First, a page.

By Mary-Margaret Zindren, AIA Minnesota Executive Director
“We need to stop talking to ourselves.” When members across the state engaged in conversations and surveys to inform the strategic direction of AIA Minnesota and the local chapters, this message came through loud and clear.
This wasn’t about muttering while walking through the office. Nor was it a desire to shut down mentoring or collaboration among architects (quite the opposite). Instead, it was the idea that architects – and AIA chapters in Minnesota – need to be engaging more frequently, broadly, and effectively with those outside the profession, including clients, potential clients, key leaders of policy and public opinion, and the next generation of architects. It is an idea directly reflected in our strategic priority to “make architecture accessible, understandable and highly valued.”
These next two months ahead are indicative of our efforts to make good on this strategic priority. Here’s a snapshot of the important work we’re doing to better connect architects to the broader community and where we’re investing time and effort on your behalf:
Two different types of engagements are happening with the candidates for mayor of Minnesota’s two largest cities. The AIA St. Paul chapter will be hosting a series of casual conversations with individual candidates for Mayor of St. Paul, starting August 2 with Melvin Carter. And on September 21, AIA Minneapolis will hold a Mayoral Candidates Forum during its regular member luncheon time.
A new Community Builder Award has been launched by the AIA Northern Minnesota chapter (submissions due September 29), whereby members of the local chapter can nominate local leaders and organizations to be recognized for their contributions to the improvement of the built environment, broadly defined to include the wide array of interests important to the architecture community.
AIA Minnesota’s Architecture in the Schools Committee is back for our second year at STEM Day at the Minnesota State Fair on August 24, working with kids and their grown-ups to build models of iconic state fair buildings.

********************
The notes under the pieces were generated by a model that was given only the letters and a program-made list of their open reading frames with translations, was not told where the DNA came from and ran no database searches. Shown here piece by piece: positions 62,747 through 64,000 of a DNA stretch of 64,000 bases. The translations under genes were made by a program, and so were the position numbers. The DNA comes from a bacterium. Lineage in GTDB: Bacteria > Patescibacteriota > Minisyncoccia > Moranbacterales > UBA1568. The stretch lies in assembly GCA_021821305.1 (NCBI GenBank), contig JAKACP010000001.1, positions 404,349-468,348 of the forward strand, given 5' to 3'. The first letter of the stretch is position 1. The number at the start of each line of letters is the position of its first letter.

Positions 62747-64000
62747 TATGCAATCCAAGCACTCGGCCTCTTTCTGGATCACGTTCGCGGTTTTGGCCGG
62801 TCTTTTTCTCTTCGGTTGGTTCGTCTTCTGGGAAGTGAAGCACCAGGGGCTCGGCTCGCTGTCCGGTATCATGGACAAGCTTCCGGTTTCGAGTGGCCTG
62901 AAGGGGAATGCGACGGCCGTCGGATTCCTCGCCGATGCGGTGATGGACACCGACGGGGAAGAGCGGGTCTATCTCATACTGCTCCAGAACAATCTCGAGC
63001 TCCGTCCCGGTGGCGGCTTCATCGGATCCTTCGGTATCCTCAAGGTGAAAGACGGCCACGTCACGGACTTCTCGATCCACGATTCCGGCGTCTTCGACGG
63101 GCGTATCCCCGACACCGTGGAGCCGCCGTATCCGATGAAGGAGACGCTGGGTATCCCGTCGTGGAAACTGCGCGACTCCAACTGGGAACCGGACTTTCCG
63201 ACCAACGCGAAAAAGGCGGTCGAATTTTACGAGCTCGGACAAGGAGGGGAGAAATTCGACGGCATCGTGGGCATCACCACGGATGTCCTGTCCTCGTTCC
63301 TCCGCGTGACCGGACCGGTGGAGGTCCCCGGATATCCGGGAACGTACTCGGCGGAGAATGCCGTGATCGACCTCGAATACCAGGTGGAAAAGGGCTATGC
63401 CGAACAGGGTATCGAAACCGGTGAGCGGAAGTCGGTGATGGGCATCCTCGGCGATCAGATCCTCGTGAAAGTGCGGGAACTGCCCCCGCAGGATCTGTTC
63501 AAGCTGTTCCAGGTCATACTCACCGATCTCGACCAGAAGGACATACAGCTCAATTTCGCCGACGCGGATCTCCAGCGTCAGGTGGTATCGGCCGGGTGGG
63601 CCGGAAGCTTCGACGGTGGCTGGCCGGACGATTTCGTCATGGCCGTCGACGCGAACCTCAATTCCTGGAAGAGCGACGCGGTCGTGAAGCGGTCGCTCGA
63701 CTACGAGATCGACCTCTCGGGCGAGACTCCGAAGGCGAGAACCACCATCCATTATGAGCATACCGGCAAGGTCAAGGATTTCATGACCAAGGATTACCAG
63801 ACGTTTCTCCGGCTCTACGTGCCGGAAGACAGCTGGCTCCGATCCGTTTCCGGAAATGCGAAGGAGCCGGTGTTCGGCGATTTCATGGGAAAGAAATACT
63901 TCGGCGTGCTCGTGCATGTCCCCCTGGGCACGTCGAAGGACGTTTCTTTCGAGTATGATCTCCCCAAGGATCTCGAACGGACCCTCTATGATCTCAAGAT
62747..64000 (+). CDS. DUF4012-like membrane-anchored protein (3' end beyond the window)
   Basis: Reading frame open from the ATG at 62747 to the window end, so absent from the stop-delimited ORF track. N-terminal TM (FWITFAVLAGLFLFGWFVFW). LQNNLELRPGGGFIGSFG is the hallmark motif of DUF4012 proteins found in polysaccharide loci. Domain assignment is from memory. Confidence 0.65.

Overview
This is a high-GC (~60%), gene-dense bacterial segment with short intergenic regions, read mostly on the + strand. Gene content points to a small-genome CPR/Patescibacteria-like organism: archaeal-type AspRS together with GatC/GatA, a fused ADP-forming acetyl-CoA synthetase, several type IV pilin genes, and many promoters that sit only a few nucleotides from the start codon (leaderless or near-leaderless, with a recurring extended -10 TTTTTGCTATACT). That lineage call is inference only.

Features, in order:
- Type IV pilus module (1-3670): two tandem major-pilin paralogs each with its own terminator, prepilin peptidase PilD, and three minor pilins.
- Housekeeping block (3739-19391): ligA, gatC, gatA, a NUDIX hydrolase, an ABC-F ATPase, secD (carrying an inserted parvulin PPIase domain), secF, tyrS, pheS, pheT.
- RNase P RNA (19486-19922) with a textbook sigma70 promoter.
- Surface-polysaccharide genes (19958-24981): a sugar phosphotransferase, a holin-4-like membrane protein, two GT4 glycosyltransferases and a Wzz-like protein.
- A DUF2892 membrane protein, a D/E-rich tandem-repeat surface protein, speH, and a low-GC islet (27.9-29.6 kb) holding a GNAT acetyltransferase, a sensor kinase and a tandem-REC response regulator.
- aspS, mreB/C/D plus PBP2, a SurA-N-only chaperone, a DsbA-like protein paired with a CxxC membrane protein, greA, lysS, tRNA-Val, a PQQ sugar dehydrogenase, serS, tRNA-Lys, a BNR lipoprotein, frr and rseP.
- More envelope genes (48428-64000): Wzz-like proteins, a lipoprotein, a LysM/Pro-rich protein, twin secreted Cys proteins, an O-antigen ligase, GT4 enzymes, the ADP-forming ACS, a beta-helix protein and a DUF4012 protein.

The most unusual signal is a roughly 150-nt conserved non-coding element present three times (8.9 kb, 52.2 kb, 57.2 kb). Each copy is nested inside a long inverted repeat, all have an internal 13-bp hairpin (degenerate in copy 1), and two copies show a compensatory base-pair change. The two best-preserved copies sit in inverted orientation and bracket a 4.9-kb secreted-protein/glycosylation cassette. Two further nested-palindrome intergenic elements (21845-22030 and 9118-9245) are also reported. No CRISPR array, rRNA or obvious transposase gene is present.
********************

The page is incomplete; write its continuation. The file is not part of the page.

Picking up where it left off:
Architecture MN magazine is also back to the Walker Art Center on September 7, partnering to support a lecture from Petra Blaisse, the renowned Dutch designer working at the intersection of architecture and landscape architecture who designed the Walker’s Wurtele Upper Garden. Look for future programming as well, highlighting the outstanding work of Julie Snow, FAIA, and landscape architect Tom Oslund to transform the Minneapolis Sculpture Garden. (AIA Minnesota leadership has had in-depth conversations with the Walker leadership following the removal of “Scaffold” and we have reaffirmed our support as a programming partner. The efforts underway within the Walker organization to apply what was learned from the “Scaffold” experience are significant and wide-ranging, and give us confidence that our organizations can move forward in alignment.)
And for the first time, we’ll be sponsoring and sending delegates to the Nobel Peace Prize Forum at Augsburg College, September 13-16, where the Peace by Design track will feature convenings of leaders in architecture, city government, community building, and urban planning on the question, “How do we design and govern cities so as to facilitate dialogue, create opportunities, and reduce violence within them?”. We also hope and expect to host the Hex House – a rapidly deployable house developed by Architects for Society, an international nonprofit collaborative – onsite at the Forum, and to showcase it as part of our largest public engagement event: the annual Homes by Architects Tour, September 16-17.
Again, just a snapshot, but one that gives you a glimpse of the bigger public engagement picture being developed at your AIA.
View the full August issue of Matrix.